CRH and rebounding Ryanair lift Iseq as European shares dip

US stocks fall as investors lock in profits before proposed corporate tax reforms

Shares in Ryanair rallied by 2.3 per cent to €14.95, recovering some of the ground lost over the previous two sessions. Photograph: Chris Radburn/PA Wire

Irish stock market heavyweights CRH and a rebounding Ryanair lifted the Iseq index higher on Tuesday as the wider European and US markets succumbed to selling pressure.

The Iseq index ended the session up 0.6 per cent to 6,998.82, while the pan-European Stoxx 600 index dipped 0.4 per cent to 391.02.


Ryanair rallied by 2.3 per cent to €14.95, recovering some of the ground lost over the previous two sessions as investors fretted about the cost of the low-cost airline's move to recognise unions.

CRH was also in demand, adding 1.7 per cent to €29.30.


C&C edged 1.5 per cent higher to €2.90 after Admiral Taverns, the UK pubs group in which the Irish cider and beer maker recently acquired a 47 per cent stake, issued a positive update as it unveiled results for the year to the end of June. Goodbody Stockbrokers estimates that Admiral will boost C&C's earnings per share by 5 per cent next year.

Dalata – which has gained almost 40 per cent so far in 2017 – dipped 1.1 per cent as investors gleaned little inspiration from the group's latest trading update, which said its performance in the final four months of the year had been "as expected" and in line with analysts' estimates.

Kenmare added 1.3 per cent to €3.13, after Australian peer Base Resources unveiled a deal to acquire a mineral sands project in Madagascar. Davy analyst Job Langbroek said the deal was as much a comment on the market for the raw materials for titanium as it was about Base Resources' ambitions.


UK shares edged up slightly, with Anglo-South African financial services group Old Mutual leading the index after it sold its Buxton UK wealth business for $800 million (€677 million) to private equity firm TA Associates.

The FTSE 100 ended up 0.1 per cent. Old Mutual surged by as much as 6.1 per cent.

The healthcare sector contributed the most to gains of the FTSE. Shares in Dublin-headquartered Shire suddenly spiked to end up 3.8 per cent, reversing earlier weakness that followed a disappointing trial update for one of its drugs.

Spreadbetters IG Group and CMC Market, which plunged during the previous session after regulatory threats to parts of their business, ended up 1.7 per cent and 0.2 per cent respectively.

However, Associated British Foods lost 1.7 per cent after analysts at Royal Bank of Canada downgraded their view on the stock to the equivalent of "hold" amid concerns over the near-term sales growth prospects for its Primark division.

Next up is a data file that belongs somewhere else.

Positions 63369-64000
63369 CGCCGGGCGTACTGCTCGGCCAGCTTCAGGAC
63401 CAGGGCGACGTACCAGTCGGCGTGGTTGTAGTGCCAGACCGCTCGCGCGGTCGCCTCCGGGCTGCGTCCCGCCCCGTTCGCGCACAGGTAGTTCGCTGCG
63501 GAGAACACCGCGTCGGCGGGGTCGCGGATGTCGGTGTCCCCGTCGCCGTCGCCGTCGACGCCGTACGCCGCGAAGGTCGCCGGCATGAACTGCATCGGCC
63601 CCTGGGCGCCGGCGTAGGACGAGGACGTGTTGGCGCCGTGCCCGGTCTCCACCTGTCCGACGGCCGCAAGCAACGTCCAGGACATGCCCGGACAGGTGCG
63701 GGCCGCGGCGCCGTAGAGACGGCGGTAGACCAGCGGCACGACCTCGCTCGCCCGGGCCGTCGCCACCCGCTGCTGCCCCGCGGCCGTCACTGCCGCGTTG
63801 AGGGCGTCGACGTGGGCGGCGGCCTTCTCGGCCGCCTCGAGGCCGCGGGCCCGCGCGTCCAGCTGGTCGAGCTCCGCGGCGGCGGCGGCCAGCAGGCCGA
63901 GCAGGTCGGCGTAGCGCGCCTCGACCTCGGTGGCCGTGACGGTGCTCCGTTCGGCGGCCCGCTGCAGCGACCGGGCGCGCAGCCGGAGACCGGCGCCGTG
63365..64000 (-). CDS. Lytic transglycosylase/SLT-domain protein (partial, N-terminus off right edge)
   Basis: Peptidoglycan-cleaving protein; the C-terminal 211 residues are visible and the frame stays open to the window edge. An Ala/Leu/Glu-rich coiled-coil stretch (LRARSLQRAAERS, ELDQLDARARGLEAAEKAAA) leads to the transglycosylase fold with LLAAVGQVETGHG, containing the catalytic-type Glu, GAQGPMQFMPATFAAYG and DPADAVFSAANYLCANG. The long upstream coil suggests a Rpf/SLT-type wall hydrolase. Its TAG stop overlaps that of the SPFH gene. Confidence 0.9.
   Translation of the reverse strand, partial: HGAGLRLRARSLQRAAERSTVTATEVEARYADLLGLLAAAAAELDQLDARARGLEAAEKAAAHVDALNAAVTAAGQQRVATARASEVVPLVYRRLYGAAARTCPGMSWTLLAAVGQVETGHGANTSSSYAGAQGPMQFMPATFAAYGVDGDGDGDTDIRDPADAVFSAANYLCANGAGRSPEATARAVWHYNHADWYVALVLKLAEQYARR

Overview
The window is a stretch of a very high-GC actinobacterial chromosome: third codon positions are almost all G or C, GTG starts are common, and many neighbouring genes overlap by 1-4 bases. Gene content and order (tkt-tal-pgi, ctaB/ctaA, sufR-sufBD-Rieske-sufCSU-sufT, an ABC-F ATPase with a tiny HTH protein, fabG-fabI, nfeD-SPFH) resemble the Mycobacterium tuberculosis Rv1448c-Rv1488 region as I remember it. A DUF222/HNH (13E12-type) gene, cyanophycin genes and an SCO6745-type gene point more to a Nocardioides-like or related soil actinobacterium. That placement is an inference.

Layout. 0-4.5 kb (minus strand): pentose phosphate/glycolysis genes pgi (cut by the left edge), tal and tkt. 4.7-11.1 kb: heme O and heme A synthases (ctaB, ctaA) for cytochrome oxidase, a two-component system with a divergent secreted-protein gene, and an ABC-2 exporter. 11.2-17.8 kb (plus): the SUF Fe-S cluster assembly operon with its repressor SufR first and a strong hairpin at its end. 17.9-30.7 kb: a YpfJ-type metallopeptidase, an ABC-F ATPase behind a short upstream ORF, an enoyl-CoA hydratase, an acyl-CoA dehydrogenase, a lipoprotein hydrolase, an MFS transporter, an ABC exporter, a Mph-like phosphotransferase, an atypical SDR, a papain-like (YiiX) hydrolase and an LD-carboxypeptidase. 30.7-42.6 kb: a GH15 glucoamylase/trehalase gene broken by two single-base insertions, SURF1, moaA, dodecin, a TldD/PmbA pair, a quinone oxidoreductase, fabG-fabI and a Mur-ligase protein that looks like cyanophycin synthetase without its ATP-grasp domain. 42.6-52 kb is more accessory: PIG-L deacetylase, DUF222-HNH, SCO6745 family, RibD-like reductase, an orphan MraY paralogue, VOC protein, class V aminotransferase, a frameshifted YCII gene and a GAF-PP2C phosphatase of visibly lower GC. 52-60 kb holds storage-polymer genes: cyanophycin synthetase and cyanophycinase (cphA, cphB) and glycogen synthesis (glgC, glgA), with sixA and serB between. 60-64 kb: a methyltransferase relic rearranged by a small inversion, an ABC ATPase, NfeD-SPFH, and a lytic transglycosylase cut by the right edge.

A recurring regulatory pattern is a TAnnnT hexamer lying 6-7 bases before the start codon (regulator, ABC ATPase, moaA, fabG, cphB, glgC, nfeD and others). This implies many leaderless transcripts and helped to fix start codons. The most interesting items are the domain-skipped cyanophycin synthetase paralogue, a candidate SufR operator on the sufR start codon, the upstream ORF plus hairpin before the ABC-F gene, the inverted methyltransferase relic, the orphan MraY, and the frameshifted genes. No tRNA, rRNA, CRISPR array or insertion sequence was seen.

The Stoxx Europe 600 declined as gains for airline shares and property companies failed to offset a drop in resource stocks.

The region’s core bonds declined, with German yields seeing their biggest gains in more than five months after a European Central Bank governing council member said discussions were moving to the future use of interest rates rather than asset purchases to regulate the economy.

Steinhoff International, the South African parent of Dealz/Poundland which has a dual listing in Germany, slid 20 per cent as the company dealt with an ongoing scandal over financial irregularities.

Swedish debt-collection company Intrum Justitia fell 7.5 per cent amid reports that the company's chief executive, Erik Forsberg, would soon leave the firm.


US stocks fell as investors locked in profits after recent highs in the tech sector, and before US Republican legislators achieve their goal of passing tax-reform legislation.

The plan would lower the corporate income tax rate to 21 per cent from 35 per cent, which analysts say would likely increase profits, buybacks and dividend payouts.

The Dow Jones Industrial Average and S&P 500 indices each lost about 0.2 per cent, while the Nasdaq Composite dropped 0.4 per cent.

Apple shares fell 1.23 per cent after broker Instinet downgraded the stock to "neutral" from "buy" on doubts about iPhone X sales.

Tobacco giant Altria rose 2 per cent after Berenberg upgraded the stock, saying a lower tax rate would boost the tobacco company's profit and shareholder payouts.

Wal-Mart rose 0.8 per cent after Citigroup upgraded the stock to "buy", on expectations that the retailer's shares will rise further in 2018. – Additional reporting: Reuters, Bloomberg

Joe Brennan

Joe Brennan

Joe Brennan is Markets Correspondent of The Irish Times